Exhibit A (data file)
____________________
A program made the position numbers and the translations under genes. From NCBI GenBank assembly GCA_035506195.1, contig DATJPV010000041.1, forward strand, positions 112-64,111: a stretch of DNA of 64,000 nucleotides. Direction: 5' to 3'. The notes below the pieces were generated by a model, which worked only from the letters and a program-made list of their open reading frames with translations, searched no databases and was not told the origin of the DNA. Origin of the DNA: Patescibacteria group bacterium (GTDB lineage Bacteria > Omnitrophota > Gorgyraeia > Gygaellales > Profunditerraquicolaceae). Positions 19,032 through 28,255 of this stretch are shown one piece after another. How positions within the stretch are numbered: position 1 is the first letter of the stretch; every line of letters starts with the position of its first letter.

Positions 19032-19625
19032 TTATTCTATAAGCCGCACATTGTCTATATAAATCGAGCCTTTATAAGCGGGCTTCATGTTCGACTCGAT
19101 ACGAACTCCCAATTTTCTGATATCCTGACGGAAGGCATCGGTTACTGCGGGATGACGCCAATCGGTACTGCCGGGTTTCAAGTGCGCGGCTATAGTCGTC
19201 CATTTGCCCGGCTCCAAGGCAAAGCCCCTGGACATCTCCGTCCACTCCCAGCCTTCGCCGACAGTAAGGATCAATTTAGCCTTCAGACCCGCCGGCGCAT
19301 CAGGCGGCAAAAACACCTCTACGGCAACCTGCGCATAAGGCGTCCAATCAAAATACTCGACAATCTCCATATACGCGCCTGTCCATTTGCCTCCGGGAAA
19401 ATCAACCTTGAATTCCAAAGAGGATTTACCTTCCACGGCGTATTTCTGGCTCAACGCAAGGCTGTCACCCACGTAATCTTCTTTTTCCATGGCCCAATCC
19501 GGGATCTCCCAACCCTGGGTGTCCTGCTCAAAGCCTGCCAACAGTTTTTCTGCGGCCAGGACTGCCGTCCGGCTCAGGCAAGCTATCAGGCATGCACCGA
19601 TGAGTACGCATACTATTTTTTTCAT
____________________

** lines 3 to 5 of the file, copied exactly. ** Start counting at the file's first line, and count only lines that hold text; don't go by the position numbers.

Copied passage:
19032 TTATTCTATAAGCCGCACATTGTCTATATAAATCGAGCCTTTATAAGCGGGCTTCATGTTCGACTCGAT
19101 ACGAACTCCCAATTTTCTGATATCCTGACGGAAGGCATCGGTTACTGCGGGATGACGCCAATCGGTACTGCCGGGTTTCAAGTGCGCGGCTATAGTCGTC
19201 CATTTGCCCGGCTCCAAGGCAAAGCCCCTGGACATCTCCGTCCACTCCCAGCCTTCGCCGACAGTAAGGATCAATTTAGCCTTCAGACCCGCCGGCGCAT